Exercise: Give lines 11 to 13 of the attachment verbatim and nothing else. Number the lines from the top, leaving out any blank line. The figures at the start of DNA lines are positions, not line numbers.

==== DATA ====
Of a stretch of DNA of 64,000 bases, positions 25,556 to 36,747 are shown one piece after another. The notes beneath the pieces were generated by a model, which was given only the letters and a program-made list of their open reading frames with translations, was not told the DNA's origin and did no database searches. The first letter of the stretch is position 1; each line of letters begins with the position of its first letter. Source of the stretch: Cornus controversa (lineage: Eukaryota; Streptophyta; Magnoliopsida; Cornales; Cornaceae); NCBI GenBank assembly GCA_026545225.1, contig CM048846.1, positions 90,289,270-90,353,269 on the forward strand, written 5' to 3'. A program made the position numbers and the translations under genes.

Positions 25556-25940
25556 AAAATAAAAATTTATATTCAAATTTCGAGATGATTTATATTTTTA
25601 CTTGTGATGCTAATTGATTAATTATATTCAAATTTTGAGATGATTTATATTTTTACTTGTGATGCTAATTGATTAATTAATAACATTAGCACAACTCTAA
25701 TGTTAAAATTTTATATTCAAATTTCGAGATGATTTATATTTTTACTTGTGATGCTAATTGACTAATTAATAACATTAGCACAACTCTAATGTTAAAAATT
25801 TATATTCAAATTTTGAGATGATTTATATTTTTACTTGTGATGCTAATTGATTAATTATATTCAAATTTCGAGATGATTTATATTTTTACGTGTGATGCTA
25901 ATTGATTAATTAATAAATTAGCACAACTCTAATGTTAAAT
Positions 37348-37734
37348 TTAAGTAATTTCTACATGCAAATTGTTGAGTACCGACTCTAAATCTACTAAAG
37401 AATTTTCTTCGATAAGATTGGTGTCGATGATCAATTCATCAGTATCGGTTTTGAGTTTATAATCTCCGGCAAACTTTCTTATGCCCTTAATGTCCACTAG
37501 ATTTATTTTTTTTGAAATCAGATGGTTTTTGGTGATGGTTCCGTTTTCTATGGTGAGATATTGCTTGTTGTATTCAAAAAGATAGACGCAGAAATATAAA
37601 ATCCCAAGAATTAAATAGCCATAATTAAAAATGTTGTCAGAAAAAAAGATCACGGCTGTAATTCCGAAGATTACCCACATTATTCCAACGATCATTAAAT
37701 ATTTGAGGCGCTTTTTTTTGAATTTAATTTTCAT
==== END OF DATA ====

37501 ATTTATTTTTTTTGAAATCAGATGGTTTTTGGTGATGGTTCCGTTTTCTATGGTGAGATATTGCTTGTTGTATTCAAAAAGATAGACGCAGAAATATAAA
37601 ATCCCAAGAATTAAATAGCCATAATTAAAAATGTTGTCAGAAAAAAAGATCACGGCTGTAATTCCGAAGATTACCCACATTATTCCAACGATCATTAAAT
37701 ATTTGAGGCGCTTTTTTTTGAATTTAATTTTCAT